And that can be a real struggle in therapy. I’ve written previously about this difficulty, how in my work with P. we found that the way to allow Little S. to speak, without Adult Me interfering or even censoring, was not found inside of the fifty minute hour, but in emails and drawings between the sessions. And even that didn’t happen overnight. It took conscious effort on behalf of Adult Me to stop herself from editing Little S.’s communication with P. And that is a hard, hard, thing to do. But, it has finally given Little S. a voice of her own. And, recently – with a lot of hard work – Little S. has even been able to have her very own fifty minute hours with P.

P. and I work a lot on trying to understand what feelings, thoughts and beliefs belong to which parts, and also to recognise that they are all valid. [Not necessarily true, but absolutely valid]. The different parts agree wholeheartedly on some things and disagree wildly on others, and for me, it has been incredibly helpful to stop and listen to what the different parts have to say.

When Little S. writes emails, she does so using childish phrases that Adult Me would never use, and in session she speaks with the kind of language and grammar and even tone of voice that a child of four or seven or nine would – even when she writes by hand, she does so in her own writing. It’s not about acting – I’m not pretending to be a child again – I am just temporarily holding back the other parts, I am turning down the background noise, so that Little S.’s voice can be better heard. And it is so so helpful. Not just to Little S., but to all the different parts of my internal system. It helps us notice where different parts struggle, and it helps us understand where the different internal conflicts take place. And it feels good to know that each part can exist both in its own right, and as part of the whole system; that the whole is simultaneously both exactly the sum of its parts, and so so much more.

I still struggle with this – it is simply not an easy job, understanding oneself and ones inner workings – and it has helped enormously having P. actively encourage all the different parts to speak up. This is one of the things that makes therapy so great: you’re not doing it on your own, there is a second heart and soul in there with you.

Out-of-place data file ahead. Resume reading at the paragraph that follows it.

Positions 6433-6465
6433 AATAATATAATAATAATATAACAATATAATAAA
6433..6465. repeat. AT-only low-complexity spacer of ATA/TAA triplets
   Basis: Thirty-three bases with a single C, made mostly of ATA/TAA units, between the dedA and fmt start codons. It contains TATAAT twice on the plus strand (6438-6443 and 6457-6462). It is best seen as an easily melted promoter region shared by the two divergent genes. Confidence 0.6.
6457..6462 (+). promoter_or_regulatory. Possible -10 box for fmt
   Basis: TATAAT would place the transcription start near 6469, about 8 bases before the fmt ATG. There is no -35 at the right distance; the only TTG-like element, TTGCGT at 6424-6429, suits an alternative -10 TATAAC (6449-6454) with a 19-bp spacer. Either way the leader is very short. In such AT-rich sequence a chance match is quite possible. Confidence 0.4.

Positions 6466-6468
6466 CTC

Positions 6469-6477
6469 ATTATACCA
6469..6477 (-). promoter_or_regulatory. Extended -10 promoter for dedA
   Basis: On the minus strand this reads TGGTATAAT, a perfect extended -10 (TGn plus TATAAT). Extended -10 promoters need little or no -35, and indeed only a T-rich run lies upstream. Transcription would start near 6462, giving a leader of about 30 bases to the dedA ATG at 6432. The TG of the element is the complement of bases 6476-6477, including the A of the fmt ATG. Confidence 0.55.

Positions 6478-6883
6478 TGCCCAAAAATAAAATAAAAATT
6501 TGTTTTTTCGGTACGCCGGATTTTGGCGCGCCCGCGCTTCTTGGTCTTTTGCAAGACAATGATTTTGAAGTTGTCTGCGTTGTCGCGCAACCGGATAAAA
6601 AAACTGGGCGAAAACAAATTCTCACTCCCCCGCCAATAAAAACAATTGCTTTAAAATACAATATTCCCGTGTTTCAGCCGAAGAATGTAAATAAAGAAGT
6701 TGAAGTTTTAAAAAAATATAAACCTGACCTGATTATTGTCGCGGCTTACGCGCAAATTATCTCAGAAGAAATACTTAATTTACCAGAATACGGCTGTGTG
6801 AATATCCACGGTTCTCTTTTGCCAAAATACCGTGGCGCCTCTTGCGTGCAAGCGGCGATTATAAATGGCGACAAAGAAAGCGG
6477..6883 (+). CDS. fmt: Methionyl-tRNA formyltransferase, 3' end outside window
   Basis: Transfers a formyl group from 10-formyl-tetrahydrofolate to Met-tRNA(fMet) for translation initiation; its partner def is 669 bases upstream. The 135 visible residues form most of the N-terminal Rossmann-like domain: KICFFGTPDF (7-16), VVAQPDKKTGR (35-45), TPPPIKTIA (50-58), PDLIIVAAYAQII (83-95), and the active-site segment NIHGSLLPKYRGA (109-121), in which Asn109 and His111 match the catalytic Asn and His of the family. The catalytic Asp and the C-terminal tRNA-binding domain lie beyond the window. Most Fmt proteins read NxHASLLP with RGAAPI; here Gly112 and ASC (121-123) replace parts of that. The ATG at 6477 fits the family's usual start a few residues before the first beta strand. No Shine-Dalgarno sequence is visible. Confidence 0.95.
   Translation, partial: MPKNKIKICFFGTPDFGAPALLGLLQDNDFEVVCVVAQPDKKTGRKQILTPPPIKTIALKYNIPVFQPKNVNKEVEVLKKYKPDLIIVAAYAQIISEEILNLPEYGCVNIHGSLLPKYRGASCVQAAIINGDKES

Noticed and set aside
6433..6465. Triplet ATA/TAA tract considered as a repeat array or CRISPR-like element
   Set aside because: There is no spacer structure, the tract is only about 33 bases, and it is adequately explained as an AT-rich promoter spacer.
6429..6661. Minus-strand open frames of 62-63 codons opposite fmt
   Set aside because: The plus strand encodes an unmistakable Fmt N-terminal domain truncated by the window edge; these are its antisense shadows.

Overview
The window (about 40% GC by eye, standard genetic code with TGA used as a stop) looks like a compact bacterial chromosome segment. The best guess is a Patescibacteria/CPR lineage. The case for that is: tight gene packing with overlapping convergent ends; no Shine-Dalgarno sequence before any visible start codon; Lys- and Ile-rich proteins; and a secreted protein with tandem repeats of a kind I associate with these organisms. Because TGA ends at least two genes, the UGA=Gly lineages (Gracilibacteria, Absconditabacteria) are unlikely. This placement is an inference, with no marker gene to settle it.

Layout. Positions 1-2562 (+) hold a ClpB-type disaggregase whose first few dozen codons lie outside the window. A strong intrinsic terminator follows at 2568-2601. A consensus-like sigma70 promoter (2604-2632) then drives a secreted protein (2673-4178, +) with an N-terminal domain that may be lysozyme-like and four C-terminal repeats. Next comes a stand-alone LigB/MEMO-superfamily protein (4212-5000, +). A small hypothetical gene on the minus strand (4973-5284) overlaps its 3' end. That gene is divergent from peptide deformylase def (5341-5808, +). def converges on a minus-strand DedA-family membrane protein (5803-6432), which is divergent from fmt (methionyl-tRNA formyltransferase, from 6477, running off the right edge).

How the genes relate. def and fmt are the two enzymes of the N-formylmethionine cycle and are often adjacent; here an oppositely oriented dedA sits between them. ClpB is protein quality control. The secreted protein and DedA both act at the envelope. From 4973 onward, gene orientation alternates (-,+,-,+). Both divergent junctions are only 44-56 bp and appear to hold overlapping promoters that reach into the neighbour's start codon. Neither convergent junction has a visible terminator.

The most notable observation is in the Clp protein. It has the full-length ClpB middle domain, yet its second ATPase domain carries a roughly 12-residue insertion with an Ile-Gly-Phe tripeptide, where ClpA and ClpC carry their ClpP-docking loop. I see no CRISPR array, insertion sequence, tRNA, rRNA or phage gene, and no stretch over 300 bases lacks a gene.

I know that working in this way – understanding the whole as being made up of many different parts – is not for everyone – and I also recognise that I am only at the very beginning of this journey myself; I am in no way an expert in the field, but, I would recommend anyone to give it a go. Maybe sit down and allow your Little to write a letter – about anything [it doesn’t have to be about something particularly difficult or painful] – in his or her own words, without the self-consciousness of your Adult Self holding them back.

Whether or not you choose to bring what you write to session, I think that you will discover both how difficult it can be to separate one part of yourself from another – and just how much your Little has to say, perhaps even things that he or she may not have been able to say before. And that has got to be worth quite a lot, don’t you think?

Do be kind to your Selfs.

All the very best,


The Harry Potter and Sirius scene

12 responses

  1. Thanks once again for your thoughts, always helpful and insightful. I think I may take the advice and try this, although it fills me with terror. I can understand how allowing Little time aside from Adult can be both difficult to do and put one in what one perceives to be a more vulnerable position. Eek! Keep battling. X

  2. Hello Dee,

    Thanks for your comment. It means so much to me that people like you take the time to read what I’ve written, and want to share their thoughts with me.

    I definitely think you should give it a go. It IS scary, but, by doing it you will [among lots of other things] also show yourself that you are brave. Also, as I have said about a million times on this blog: I don’t think it’s meant to be easy, I think it’s meant to be worth it.
    And I think you’ll find that it is!

    Good luck and take good care of your Selfs.